GANGLAND USERS

GANGLAND IS A SOCIAL ENTERPRISE PROJECT

Gangland was started ten years ago as a methods of tracking and reporting the social growth of gangs worldwide.It is based on factual reporting from journalists worldwide.Research gleaned from Gangland is used to better understand the problems surrounding the unprecedented growth during this period and societies response threw the courts and social inititives. Gangland is owner and run by qualified sociologists and takes no sides within the debate of the rights and wrongs of GANG CULTURE but is purely an observer.GANGLAND has over a million viewers worldwide.Please note by clicking on "Post Comment" you acknowledge that you have read the Terms of Service and the comment you are posting is in compliance with such terms. Be polite.
PROFANITY,RACIST COMMENT Inappropriate posts may be removed by the moderator.
Send us your feedback

Comments

Comments:This is your opportunity to speak out about the story you just read. We encourage all readers to participate in this forum.Please follow our guidelines and do not post:Potentially libelous statements or damaging innuendo, such as accusing somebody of a crime, defaming someone's character, or making statements that can harm somebody's reputation.Obscene, explicit, or racist language.Personal attacks, insults, threats, harassment, or posting comments that incite violence.Comments using another person's real name to disguise your identity.Commercial product promotions.Comments unrelated to the story.Links to other Web sites.While we do not edit comments, we do reserve the right to remove comments that violate our code of conduct.If you feel someone has violated our posting guidelines please contact us immediately so we can remove the post. We appreciate your help in regulating our online community. Read more: http://royalespot.blogspot.com/#ixzz0cg4WCuMS

Search Gangland

Custom Search

Friday, 12 September 2008

Robert Simels defense attorney was arrested Tuesday on charges of witness tampering and obstruction of justice and was released on $3.5 million bond.


17:15 |

Robert Simels defense attorney has represented the mobster immortalized in “Goodfellas,” a drug kingpin with ties to hip hop and other notorious clients in his long career.Now a criminal complaint filed in federal court in Brooklyn puts Simels in their company: It accuses him of plotting to silence prosecution witnesses against an alleged drug trafficker by, in his words, “eliminating” them.Simels, 61, was arrested Tuesday on charges of witness tampering and obstruction of justice and was released on $3.5 million bond. There was no immediate response to phone messages left for him on Thursday.His attorney, Gerald Shargel, has called the allegations false.“Bob Simels is well-known as a tenacious, effective and highly capable defense lawyer and he was doing his work,” Shargel said.Simels represented Kenneth “Supreme” McGriff, once the head of a murderous Queens drug gang, against allegations in 2005 that he funneled $1 million in drug proceeds into Murder Inc., then a chart-topping rap music label. McGriff eventually switched lawyers and was jailed for life last year after being convicted of paying $50,000 for the 2001 killings of an aspiring rapper and another man.According to his Web site, Simels has also represented former football star Marc Gastineau and Henry Hill, whose exploits were the basis of the 1990 Martin Scorsese mob film “Goodfellas.” The site also names Shaheed “Roger” Khan, the Guyanese businessman whose case has landed the lawyer in trouble.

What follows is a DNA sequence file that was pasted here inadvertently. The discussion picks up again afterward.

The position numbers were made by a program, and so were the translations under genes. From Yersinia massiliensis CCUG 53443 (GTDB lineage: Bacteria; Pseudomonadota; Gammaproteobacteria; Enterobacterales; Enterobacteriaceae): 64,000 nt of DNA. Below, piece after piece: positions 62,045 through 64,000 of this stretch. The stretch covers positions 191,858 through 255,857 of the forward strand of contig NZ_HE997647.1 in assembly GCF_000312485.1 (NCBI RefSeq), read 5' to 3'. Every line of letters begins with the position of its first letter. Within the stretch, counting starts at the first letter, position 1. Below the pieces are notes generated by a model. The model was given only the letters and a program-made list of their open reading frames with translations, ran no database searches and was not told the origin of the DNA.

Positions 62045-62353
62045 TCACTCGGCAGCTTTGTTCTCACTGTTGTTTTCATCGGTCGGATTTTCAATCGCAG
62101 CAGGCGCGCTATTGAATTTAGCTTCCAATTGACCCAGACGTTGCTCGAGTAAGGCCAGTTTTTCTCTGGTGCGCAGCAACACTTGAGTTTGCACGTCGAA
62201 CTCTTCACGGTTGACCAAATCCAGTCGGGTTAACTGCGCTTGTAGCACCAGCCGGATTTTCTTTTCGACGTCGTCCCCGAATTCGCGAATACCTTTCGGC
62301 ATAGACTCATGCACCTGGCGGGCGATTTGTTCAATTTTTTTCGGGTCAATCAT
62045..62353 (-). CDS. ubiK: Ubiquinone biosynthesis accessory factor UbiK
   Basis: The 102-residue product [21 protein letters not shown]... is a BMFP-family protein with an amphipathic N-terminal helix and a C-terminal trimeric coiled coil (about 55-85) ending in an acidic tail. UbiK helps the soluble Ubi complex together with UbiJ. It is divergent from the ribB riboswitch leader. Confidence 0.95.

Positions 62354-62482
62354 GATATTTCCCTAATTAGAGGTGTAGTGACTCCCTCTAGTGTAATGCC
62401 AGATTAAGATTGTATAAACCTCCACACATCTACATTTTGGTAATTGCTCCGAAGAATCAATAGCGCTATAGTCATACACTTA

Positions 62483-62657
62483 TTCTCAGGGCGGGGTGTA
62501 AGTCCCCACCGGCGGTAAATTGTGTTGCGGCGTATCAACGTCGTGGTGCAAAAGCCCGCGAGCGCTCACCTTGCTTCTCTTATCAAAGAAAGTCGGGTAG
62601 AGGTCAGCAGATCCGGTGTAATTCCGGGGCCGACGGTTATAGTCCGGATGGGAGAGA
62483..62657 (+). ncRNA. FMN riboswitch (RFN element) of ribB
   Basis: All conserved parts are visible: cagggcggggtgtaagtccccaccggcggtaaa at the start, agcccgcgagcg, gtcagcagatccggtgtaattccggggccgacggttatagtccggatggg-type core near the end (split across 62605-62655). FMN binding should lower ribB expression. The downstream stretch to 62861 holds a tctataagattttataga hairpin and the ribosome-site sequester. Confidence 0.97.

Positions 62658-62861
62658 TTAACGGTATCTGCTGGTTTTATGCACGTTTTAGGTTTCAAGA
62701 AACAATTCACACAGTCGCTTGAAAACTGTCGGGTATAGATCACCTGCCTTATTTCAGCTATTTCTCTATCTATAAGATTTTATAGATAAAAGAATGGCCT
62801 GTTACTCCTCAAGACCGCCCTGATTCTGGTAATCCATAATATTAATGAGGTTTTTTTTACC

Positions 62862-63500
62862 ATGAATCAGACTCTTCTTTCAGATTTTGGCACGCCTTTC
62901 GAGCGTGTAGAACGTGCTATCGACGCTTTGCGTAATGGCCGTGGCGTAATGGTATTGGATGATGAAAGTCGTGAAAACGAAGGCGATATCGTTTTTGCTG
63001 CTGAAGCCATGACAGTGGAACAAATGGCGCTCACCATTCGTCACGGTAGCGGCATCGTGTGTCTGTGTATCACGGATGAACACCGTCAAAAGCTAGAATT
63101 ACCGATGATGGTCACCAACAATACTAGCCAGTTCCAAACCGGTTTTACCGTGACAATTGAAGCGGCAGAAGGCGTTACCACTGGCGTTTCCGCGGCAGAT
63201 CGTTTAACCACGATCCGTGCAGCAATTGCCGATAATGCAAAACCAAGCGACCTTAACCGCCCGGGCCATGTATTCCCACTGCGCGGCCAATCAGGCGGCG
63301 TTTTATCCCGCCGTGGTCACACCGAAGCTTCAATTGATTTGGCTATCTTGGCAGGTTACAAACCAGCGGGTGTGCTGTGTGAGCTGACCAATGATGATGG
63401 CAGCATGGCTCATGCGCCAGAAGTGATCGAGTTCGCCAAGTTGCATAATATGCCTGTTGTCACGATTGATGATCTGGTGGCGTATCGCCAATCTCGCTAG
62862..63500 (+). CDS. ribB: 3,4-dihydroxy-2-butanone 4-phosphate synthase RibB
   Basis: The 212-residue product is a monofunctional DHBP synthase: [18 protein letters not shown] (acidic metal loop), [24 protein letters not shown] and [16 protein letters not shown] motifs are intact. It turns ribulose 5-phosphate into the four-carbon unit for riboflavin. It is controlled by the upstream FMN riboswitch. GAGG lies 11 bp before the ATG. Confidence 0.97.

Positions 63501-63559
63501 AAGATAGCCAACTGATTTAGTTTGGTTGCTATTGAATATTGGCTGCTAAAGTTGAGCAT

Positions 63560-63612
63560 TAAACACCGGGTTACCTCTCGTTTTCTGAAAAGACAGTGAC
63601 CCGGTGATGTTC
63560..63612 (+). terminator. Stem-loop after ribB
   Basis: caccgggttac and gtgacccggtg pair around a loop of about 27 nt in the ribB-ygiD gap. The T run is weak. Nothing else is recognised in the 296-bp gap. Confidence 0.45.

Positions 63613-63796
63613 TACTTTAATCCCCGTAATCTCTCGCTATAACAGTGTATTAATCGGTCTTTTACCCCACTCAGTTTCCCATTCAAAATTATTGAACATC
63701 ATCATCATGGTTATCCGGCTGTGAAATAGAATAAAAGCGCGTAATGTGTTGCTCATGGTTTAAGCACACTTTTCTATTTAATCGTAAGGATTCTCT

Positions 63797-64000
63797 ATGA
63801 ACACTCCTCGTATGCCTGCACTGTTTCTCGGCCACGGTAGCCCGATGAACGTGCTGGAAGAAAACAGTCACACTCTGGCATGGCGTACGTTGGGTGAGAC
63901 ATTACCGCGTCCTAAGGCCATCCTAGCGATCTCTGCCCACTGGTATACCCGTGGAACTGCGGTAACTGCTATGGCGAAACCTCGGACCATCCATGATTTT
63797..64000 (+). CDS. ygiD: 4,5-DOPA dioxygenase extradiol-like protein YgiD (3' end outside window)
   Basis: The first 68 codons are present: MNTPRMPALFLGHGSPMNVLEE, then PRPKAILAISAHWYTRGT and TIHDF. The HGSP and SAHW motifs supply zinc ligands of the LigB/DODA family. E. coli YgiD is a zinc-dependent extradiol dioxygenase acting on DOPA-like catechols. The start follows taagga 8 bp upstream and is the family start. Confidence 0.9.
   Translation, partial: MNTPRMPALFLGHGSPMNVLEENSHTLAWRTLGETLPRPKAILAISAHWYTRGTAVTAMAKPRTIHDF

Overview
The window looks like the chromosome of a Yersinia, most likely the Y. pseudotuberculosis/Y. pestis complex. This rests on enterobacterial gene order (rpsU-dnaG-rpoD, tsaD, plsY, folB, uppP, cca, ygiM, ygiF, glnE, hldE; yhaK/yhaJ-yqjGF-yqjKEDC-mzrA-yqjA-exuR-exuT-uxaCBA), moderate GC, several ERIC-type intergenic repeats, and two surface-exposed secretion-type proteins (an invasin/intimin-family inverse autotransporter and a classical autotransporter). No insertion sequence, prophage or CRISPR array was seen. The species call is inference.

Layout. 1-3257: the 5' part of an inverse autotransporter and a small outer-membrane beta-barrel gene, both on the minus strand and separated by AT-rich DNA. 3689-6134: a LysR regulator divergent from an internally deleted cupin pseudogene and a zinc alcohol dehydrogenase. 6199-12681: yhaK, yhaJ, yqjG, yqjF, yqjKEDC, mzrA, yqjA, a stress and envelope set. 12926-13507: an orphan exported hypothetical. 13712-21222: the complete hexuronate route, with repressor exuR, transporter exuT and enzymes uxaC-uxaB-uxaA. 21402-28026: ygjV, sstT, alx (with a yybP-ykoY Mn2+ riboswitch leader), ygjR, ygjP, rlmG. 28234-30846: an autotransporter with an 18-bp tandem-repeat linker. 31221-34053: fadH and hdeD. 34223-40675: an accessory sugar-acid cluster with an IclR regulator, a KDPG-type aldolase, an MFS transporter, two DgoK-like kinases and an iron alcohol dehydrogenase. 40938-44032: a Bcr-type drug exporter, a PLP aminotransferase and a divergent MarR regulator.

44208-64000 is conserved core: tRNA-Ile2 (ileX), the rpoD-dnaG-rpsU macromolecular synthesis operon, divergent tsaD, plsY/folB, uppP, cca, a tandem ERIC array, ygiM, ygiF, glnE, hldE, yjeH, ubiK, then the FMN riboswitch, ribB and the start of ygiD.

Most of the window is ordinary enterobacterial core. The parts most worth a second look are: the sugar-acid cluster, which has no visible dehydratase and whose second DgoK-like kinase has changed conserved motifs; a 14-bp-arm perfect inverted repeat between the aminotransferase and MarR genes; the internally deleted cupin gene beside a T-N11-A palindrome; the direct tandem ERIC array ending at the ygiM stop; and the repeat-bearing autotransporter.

Khan was arrested and brought to the United States in 2006 on charges he ran a cocaine smuggling operation that was protected by a paramilitary organization in Guyana known as the Phantom Squad.Drug Enforcement Administration investigators allege that this May, with Khan awaiting trial in Brooklyn, a Phantom Squad member who was cooperating with them learned that Simels wanted to talk to him.The DEA says that during conversations over the summer, some secretly recorded, Simels asked the cooperator to help him locate potential government witnesses and pondered what to do when they were found. The attorney “discussed a range of options, from offering them money to murdering their family members,” the criminal complaint says.In one conversation recorded in May about bribing an unnamed witness, the cooperator suggested the witness “might suddenly get amnesia” if paid enough money.
“That’s a terrible thing, but if it happens, it happens,” Simels responded, according to the complaint. Later in the same meeting, the lawyer remarked, “Obviously, any witness you can eliminate is a good thing.”In June, the complaint says, Simels gave the cooperator $1,000 for expenses in pursuing the same witness, but cautioned that Khan didn’t want the witness’s mother harmed.
“He’d like as much pressure being put on as possible,” Simels allegedly said. “But he thinks if (the witness’s) mother gets killed … the government will go crazy.”


You Might Also Like :


0 comments:

LinkWithin

Related Posts with Thumbnails